The collection includes first editions, experimental literary magazines and
books from small presses, including "outsider literature" published by Black
Sparrow Press and poetry published by St. Mark's Church, the university

The collection includes "proofs, advance copies, pamphlets, photographs,
posters, reference works, catalogs, broadsides, prints and postcards," the
university said. There are books from the personal libraries of Truman
  and Ana�s Nin<>,
as well as items signed by Arthur Miller, Tennessee Williams, Robinson
Jeffers, Woody Allen, Wallace Stevens and John Updike.

The Gotham Book Mart was founded on West 45th Street in 1920 by Frances
It was the haunt of literary figures like Theodore Dreiser, John Dos Passos,
H. L. Mencken, Arthur Miller, John Updike, J. D. Salinger and Eugene
O'Neill. Itexhibited<>
works of the artist Edward Gorey. Its customers included George and Ira
Gershwin, Charlie Chaplin, Alexander Calder, Stephen Spender, Woody Allen,
Saul Bellow, John Guare, Katharine Hepburn and Jacqueline Kennedy Onassis.
At various points, Allen Ginsberg, LeRoi Jones and Tennessee Williams (for a
day) worked as clerks there.

Under Miss Steloff, the store twice moved to larger quarters, but stayed
within a two-block area, settling in 1946 at 41 West 47th Street. Miss
Steloff sold the
1967 to Andreas Brown, another book lover, but continued to live in an
apartment on the third floor, above the store, and remained as a working

"Along with its fame and reputation, the Gotham was also a very carefully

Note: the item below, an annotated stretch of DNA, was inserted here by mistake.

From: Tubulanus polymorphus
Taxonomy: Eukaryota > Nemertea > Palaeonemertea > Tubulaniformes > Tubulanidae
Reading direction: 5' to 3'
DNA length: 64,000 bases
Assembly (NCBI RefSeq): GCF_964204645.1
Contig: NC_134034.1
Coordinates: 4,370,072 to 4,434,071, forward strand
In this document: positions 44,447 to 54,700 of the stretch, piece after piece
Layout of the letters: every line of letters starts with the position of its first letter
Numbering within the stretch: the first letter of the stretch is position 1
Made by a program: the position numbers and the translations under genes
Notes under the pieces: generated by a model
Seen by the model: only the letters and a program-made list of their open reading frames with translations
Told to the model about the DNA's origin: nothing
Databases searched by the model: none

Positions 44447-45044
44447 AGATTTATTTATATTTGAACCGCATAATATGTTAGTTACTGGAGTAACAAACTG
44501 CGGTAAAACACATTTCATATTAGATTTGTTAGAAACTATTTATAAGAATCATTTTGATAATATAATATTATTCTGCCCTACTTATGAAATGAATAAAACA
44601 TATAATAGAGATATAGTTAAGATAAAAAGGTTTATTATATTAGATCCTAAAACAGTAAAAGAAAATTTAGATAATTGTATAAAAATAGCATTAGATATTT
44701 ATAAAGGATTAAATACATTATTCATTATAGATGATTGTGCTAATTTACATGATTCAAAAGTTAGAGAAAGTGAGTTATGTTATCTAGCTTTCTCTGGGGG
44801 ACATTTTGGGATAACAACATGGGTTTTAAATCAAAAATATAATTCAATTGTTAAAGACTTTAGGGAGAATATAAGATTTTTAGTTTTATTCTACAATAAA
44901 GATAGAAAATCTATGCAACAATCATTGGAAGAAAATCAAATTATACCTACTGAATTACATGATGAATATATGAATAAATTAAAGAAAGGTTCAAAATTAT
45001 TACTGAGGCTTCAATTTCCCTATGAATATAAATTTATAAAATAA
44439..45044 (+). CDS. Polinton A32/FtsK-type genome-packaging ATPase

operated book business," Herbert Mitgang wrote in an
  of Miss Steloff<>,
who died in 1989 at age 101. "As the owner and the person who paid the
salaries, Miss Steloff was demanding, irascible, unwearying and unable to
understand why no one else was willing to put as many hours or as much
concentration into the store as she did."

Beloved as it was, the bookstore had many problems over the years. In 1997,
Mr. Brown agreed to pay $1.4
Joanne Carson, who had turned over $640,000 in savings to him in 1988 and
1991 to help him buy and repair the brownstone that houses the store. In
1995, she decided she wanted her loan back with interest, and filed
The Gotham Book Mart's final home, at 16 East 46th Street. (Photo: Tina
Fineberg for The New York Times)

Mr. Brown said he would pay the money back in 2000, after selling the
building. But the sale did not occur until 2003, when Mr. Brown sold the
a town house in the heart of the diamond district, for $7.2 million. In
2004, the store moved <> to
the former H. P. Kraus antiquarian bookstore, at 16 East 46th
which had closed in 2003.

It later emerged that two benefactors who had wished to remain
anonymous � Leonard
A. Lauder<>,
the cosmetics heir, who has an interest in antique postcards, and Edmondo
Schwartz, a real estate developer � had purchased the East Side building for
$5.2 million and leased it to Mr. Brown to save the Gotham. But by 2006, he
had fallen behind<>
his $51,000 monthly rent and owed at least $500,000 in rent, taxes, interest
and other fees, and the landlords moved to evict him. The store was on its
last legs.

In May 2007, many of Gotham's possessions � including books signed by Mr.
Updike, letters from D. H. Lawrence, and Andy Warhol's wig rack � were sold
at auction <> to the
landlords, who bid $400,000. The store's workers had never finished
unpacking the books from the 2004 move.

The university said that it knew the identity of the donor but that the
donor had insisted on anonymity.

Mr. Lauder, former chairman of the Est�e Lauder Companies, graduated from
Penn in 1954 and is an emeritus member of its board of trustees. Jonathan J.
Faust, a lawyer for Mr. Lauder, declined to comment on Mr. Lauder's
involvement with Gotham Book Mart.